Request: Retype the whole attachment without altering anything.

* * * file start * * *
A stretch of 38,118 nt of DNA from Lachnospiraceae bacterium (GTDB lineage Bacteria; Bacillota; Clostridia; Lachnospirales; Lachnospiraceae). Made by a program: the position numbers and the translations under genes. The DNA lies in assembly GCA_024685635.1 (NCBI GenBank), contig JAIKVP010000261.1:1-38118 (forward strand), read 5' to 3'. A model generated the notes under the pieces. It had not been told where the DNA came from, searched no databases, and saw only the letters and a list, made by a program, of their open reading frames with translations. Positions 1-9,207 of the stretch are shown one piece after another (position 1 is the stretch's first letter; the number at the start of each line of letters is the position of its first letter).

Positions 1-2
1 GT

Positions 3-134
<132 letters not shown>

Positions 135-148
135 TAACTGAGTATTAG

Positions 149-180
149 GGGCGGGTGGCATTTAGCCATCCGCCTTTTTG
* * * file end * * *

A stretch of 38,118 nt of DNA from Lachnospiraceae bacterium (GTDB lineage Bacteria; Bacillota; Clostridia; Lachnospirales; Lachnospiraceae). Made by a program: the position numbers and the translations under genes. The DNA lies in assembly GCA_024685635.1 (NCBI GenBank), contig JAIKVP010000261.1:1-38118 (forward strand), read 5' to 3'. A model generated the notes under the pieces. It had not been told where the DNA came from, searched no databases, and saw only the letters and a list, made by a program, of their open reading frames with translations. Positions 1-9,207 of the stretch are shown one piece after another (position 1 is the stretch's first letter; the number at the start of each line of letters is the position of its first letter).

Positions 1-2
1 GT

Positions 3-134
<132 letters not shown>

Positions 135-148
135 TAACTGAGTATTAG

Positions 149-180
149 GGGCGGGTGGCATTTAGCCATCCGCCTTTTTG